25 FPs / 2,450 hours = 0.010 FP/hr.
Table 3. Productivity Measurements
Notice that the overall productivity for the second example is lower than the first example even though the same functions are delivered. This is due to the rework required for the second example.
Quality is defined as the number of delivered defects per function point (defects/FP). Related measurements include the defect removal efficiency, which is the ratio of the defects resolved before delivery to the total number of the defects you found, and defect cost, which is the cost of correcting the defects. Quality metrics are often evaluated at the same project phase as productivity metrics. When using waterfall methodology, you can evaluate quality metrics during the implementation phase of projects, and when using an agile methodology, you can evaluate either at the end of a story or sprint or during the time of when you should deliver your projects.
The second example shows that some functions counted more than once for the same project since one agile sprint creates functions and the next one changes them. The effort for changing the functions in the second sprint may be planned, as part of the entire project, or unplanned, due to scope changes. If unplanned, it may be due to either new or changed requirements or defects. You must take care to ensure that the function point count as well as the related quality and productivity metrics accurately reflect the measurement objectives.
To further develop our examples, we will now say that there were five defects for sprint number one in each case. Sprint number two introduced one defect for the first example, and seven for the second example. Once again, the difference is due to the amount of rework required for the second example. Now let’s calculate the quality.
5 defects / 21 FPs = 0.24 defects/FP
1 defect / 4 FPs = 0.25 defects/FP
6 defects / 25 FPs = 0.24 defects/FP
5 defects / 21 FPs = 0.24 defects/FP
7 defects / 25 FPs = 0.28 defects/FP
12 defects / 25 FPs = 0.48 defects/FP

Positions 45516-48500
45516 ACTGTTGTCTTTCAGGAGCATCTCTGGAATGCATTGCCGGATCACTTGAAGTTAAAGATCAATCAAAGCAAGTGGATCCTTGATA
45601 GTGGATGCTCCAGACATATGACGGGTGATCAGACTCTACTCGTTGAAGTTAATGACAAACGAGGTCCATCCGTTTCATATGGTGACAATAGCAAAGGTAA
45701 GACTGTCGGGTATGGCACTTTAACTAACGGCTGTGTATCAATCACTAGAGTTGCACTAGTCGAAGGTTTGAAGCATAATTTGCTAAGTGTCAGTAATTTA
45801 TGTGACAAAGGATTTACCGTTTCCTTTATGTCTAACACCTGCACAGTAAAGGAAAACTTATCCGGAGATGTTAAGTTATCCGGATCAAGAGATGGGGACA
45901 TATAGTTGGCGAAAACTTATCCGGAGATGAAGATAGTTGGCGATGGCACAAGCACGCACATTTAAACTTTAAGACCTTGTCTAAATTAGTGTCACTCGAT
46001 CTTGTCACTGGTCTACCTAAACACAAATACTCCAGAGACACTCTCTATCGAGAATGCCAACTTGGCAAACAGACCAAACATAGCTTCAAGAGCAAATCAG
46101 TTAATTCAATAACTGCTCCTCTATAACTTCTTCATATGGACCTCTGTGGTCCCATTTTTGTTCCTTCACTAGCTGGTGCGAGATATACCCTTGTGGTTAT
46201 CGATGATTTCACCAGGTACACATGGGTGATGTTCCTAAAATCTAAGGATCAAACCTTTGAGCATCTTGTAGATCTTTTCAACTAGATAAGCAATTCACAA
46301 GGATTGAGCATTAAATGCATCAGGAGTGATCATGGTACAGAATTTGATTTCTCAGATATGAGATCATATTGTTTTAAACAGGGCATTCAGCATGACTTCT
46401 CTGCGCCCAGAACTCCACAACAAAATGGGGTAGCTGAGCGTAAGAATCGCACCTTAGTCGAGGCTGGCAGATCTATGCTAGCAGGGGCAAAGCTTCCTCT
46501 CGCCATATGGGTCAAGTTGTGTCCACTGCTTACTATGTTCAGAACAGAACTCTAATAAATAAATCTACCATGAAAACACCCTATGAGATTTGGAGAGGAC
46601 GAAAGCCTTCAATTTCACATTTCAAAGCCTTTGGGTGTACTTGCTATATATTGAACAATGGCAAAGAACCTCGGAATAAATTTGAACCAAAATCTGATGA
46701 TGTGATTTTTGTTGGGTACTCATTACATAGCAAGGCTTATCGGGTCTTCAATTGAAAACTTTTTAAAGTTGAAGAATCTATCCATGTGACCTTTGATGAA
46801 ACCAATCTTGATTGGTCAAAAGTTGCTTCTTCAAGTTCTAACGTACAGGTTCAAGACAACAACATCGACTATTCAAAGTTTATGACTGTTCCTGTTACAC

Table 4. Quality Measurements
We can see that our quality is reduced in example number two when compared to the first example. Again, this is due to the amount of rework involved to deliver the same functionality.
Project estimation may use any of several methods, with one of the most rigorous and accurate methods employing an estimate of the number of function points to be delivered. From this, as well as additional data, the expected productivity, effort, cost, schedule, and staffing can be derived. For both waterfall and agile projects, these estimation metrics would typically be determined prior to the beginning of project development. For agile projects, however, this means that objectives are determined at the beginning of a sprint rather than at the beginning of development because too little is known, by the development team or even the system owner, about the requirements until each sprint begins.
Estimating agile projects at a complete project level may be done using rough order of magnitude (ROM) techniques. These techniques are used when little else is known about the detailed requirements. If the approximate number of internal logical files is all that is known up front, a ROM count can be done using only that information. You can refine the ROM count as you learn more information, such as maintenance or reporting requirements.
For example, an enhancement project has requirements that five logical files are to be added. If little else is known, you can apply some assumptions (such as an average complexity for most functions) to develop a ROM count as illustrated here:
- If you have five average internal logical files (ILFs), you have fifty unadjusted function points (UFP).
- With ten average external input transactions (EIs) (add and change functions for each), this results in forty UFP.
- With five low EIs (delete function for each): fifteen UFP.
- If you have five average external output (EOs) transactions (one report related to each ILF): twenty-five UFP.
- Total = 130 UFP
With this ROM function point count, you can now estimate effort using the productivity measurements from past projects. You can use the effort to determine any resource requirements and expected quality. Additionally, you can use the estimate to break the project up into manageable sprints, depending on what organizational standards and guidelines are imposed on you.